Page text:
The most representative national study to-date of gambling and young people has found that 2.1 percent of Americans age 14 to 21 are problem gamblers.
“The amount of problem gambling among young people, while it’s not extremely high, is high enough that it’s a cause for concern,” Dr. John W. Welte of the University at Buffalo’s Research Institute on Addictions, the study’s principal investigator, told Reuters Health.
Given the rise in legal gambling across the U.S., and on the Internet, young people have more access to gambling than ever before, Welte noted in an interview. Past studies have found a higher rate of gambling among teens and adolescents compared to adults, he added, but many of these studies were conducted in U.S. regions where gambling was considered to be a problem.
To obtain a national perspective, Welte and his team surveyed 2,274 subjects 14- to 21-year-old randomly contacted by telephone, they report in the Journal of Gambling Studies. They defined problem gambling as answering “yes” to four or more questions on a standard screening test for problem gambling modified for adolescents. Questions included whether a participant had gambled more than they had planned to in the past 12 months, felt bad about the amount of money they had bet, or been told they had a gambling problem.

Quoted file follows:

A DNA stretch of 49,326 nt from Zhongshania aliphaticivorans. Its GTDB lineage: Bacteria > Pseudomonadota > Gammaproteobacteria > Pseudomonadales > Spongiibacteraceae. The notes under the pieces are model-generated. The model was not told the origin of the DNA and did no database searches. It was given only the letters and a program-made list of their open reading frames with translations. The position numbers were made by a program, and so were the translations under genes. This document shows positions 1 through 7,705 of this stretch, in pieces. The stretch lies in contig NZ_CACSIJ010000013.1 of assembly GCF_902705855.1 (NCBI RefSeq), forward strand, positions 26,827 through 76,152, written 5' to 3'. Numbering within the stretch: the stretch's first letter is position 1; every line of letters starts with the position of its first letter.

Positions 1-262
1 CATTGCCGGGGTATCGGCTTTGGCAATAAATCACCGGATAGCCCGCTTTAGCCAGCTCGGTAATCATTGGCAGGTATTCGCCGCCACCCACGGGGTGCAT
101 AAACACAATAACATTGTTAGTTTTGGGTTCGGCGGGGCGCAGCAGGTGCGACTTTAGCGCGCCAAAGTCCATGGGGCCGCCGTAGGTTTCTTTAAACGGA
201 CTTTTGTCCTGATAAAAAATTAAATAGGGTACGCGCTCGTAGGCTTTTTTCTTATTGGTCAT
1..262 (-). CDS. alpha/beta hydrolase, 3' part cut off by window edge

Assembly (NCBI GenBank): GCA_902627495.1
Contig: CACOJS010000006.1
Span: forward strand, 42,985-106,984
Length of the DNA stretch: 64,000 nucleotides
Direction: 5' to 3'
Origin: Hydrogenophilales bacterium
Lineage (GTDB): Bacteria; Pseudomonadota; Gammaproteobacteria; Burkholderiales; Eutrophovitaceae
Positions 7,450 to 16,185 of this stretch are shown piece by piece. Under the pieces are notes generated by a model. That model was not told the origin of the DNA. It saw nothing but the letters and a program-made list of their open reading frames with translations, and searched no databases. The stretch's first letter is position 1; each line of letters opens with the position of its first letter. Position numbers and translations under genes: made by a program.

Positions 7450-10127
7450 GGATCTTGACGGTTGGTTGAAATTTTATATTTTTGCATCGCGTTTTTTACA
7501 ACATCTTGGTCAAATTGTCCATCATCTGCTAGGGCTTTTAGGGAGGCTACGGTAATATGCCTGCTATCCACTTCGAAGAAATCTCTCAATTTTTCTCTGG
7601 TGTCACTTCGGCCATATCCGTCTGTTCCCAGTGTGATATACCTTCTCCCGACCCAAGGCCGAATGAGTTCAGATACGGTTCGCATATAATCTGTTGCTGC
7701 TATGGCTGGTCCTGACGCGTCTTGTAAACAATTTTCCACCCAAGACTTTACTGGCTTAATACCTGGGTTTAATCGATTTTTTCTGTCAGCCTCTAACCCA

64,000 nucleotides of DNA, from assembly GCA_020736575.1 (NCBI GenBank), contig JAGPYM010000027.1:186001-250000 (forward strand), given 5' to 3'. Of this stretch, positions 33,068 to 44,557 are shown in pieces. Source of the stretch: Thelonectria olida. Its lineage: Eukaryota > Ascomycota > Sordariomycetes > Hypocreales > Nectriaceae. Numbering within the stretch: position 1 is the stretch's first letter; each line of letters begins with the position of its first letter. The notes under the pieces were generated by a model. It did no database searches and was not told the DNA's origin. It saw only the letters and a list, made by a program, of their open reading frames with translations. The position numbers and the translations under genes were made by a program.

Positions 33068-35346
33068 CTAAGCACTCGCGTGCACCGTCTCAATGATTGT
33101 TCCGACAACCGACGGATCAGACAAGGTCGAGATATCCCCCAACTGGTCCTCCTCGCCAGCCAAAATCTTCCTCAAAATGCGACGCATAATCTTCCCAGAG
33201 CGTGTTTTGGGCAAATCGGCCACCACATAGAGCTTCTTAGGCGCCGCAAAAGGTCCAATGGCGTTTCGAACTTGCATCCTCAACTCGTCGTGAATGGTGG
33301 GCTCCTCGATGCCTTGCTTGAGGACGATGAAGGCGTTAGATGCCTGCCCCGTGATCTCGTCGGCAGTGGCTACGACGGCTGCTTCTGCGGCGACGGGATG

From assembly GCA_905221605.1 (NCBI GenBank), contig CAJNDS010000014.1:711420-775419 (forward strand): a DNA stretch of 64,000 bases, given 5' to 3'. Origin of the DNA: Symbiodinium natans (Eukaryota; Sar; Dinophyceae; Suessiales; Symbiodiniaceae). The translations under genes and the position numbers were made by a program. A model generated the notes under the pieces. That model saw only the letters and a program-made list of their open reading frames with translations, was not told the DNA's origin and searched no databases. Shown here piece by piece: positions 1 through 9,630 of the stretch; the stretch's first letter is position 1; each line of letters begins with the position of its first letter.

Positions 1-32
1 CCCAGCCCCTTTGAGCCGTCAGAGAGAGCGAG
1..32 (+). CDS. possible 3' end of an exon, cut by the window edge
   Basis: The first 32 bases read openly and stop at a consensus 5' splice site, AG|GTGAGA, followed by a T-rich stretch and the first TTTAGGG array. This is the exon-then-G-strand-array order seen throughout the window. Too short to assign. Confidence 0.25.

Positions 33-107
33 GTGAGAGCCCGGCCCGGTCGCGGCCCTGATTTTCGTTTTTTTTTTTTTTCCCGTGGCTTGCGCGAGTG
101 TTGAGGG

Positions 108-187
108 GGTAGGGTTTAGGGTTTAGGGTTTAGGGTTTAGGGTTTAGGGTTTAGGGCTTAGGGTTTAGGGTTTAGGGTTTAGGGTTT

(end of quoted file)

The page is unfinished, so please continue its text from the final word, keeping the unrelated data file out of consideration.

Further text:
Sixty-eight percent of the study participants said they had gambled in the past year, and 11 percent had done so more than twice a week. Overall, 2.1 percent were problem gamblers, while 6.5 percent answered yes to two or more questions from the screening test, putting them at risk for problem gambling.
Males were much more likely than females to be involved in gambling and problem gambling, with 4.2 percent meeting criteria for problem gambling, compared to 0.1 percent of females. While the lowest socioeconomic status (SES) individuals were the least likely to gamble, if they did gamble, they were more likely than higher SES people to be problem gamblers.
A past study by Welte and his team with adults found that 4.2 percent of men and 2.9 percent of women were problem gamblers. Even though it’s been assumed that teens are more likely to have gambling troubles than adults, given that they tend to have higher rates of other problems like drinking behavior and drug use, gambling likely emerges later in life, especially for women, Welte said.
Parents who are concerned about their children developing a gambling problem should first of all set a good example, Welte said. This doesn’t mean lecturing a child every day about the evils of betting, he added, but avoiding gambling themselves and also not sending the message that they approve of gambling.
SOURCE: Journal of Gambling Studies, June 2008.